Knobby tires for off road or "maintained" dirt are what you want so you will be ready for anything. BIG GNARLY CHUNKY SQUARES OF RUBBER chewing into the dirt are so much more fun and inspire confidence in your riding. I opt for DOT approve for high output engines and for legal speeds on asphalt where you'll spend a bit of time as well. You will realize why they are called "dirt tires" right away. Dual Sport tires are mostly useless for my purposes although I keep a set of Sahara’s mounted to spare rims for times I ‘might’ want to do a bit more pavement than dirt (and haven’t used them once in two years). You don’t have to spend a fortune on knobbies either to get what you need. You'll have lots of options for your F650.
I've been running the dirt roads in North Central Texas out of Denton for 20 years or more on my dirt BMW and have made a few forays into the Weyerhaeuser Paper company property over on the South Eastern quadrant of Oklahoma. MOST EXCELLENT riding in there...you can get lost for days wandering the old logging roads. There you’ll find every conceivable type of riding conditions to practice for the Continental Divide trip.
I second the idea of riding standing if for no other reason than to see over then next little rise. The bike is somehow more controllable standing and the technique is useful going slow or fast. Low speeds are what my friends and I call “Cow Trailing” and that’s fine…Great point was made about taking a look around which is why you are out there in the first place. The faster you go the more you have to focus on the trail / road ahead. Just try and keep in mind that the application of throttle gets you out of trouble in the dirt more often than not which is a bit counterintuitive but there it is… The dirt will punish the timid rider ~!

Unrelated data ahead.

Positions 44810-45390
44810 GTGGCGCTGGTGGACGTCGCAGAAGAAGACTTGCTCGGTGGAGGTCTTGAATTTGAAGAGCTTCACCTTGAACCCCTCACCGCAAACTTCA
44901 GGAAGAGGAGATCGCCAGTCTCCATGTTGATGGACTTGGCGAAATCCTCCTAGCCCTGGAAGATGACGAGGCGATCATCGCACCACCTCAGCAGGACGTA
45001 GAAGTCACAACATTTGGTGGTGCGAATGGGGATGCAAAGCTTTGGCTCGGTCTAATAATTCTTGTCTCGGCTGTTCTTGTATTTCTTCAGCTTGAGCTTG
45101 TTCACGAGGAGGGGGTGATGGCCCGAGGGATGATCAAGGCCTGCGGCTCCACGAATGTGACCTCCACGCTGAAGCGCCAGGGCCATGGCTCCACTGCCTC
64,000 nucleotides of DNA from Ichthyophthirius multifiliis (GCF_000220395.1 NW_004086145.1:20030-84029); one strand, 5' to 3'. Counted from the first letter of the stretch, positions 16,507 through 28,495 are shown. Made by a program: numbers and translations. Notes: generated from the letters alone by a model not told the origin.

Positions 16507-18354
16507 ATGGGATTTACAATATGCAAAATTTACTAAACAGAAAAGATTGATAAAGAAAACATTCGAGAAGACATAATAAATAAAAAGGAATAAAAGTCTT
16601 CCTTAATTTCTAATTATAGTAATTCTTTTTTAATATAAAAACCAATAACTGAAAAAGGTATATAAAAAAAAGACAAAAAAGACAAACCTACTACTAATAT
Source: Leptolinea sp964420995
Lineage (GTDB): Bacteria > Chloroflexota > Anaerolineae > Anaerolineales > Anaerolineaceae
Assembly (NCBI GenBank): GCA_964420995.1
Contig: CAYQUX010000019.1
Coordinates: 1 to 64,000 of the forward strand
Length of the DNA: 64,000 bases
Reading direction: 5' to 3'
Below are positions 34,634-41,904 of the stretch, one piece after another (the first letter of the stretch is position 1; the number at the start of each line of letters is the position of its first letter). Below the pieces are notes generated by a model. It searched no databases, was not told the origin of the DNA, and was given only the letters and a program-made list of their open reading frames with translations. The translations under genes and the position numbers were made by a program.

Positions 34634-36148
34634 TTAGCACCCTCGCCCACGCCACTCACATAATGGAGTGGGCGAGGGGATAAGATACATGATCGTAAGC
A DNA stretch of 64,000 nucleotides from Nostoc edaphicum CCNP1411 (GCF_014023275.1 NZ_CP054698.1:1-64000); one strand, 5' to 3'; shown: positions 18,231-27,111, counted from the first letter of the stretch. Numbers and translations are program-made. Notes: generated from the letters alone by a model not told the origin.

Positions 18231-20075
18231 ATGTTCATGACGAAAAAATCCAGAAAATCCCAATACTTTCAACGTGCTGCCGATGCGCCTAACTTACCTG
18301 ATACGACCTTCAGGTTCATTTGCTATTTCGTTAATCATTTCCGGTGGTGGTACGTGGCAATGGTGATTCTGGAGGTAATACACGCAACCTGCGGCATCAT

Go play in the Weyerhaeuser for a day…watch out for logging trucks. Dont forget a sketch book :-)
Last edited by Na Cl K9; 08-08-2012 at 04:06 PM.
randy - mr. paul lehrer (sr09wmb, and leader of the Lost Boys) is your man to go to for how this gets done.
Originally Posted by Polarbear
My biggest issue is where the time comes from to get r done. I'm so short of it, these days. I support my DMV with all my stuff registered and it ALL takes time to fix, keep going. Now to get a "favorable" project started,hmmmm? Just how does this happen, I ask? I know...Randy
Randy...When I built my 'poor-mans G/S' there were three of us working on the project building 3 duplicate frames and lengthened swing arms. The choice of front forks, engines, fuel tank seats etc. was determined by what we planned to do with them individually. I wanted a 'pack mule' but got an Impala. They were originally built to take on one place here in Texas - Big Bend. Turned out they were suitable for just about anything after that.
During the build which started in 1986, actually prior to it as well, we followed up every lead concerning other folks into similar projects. At the time we ran across maybe 10 others here in the US making similar attempts. As I recall talking to Rich - to our knowledge only two of those other builders ever finished their bikes. Time is definitely a central issue.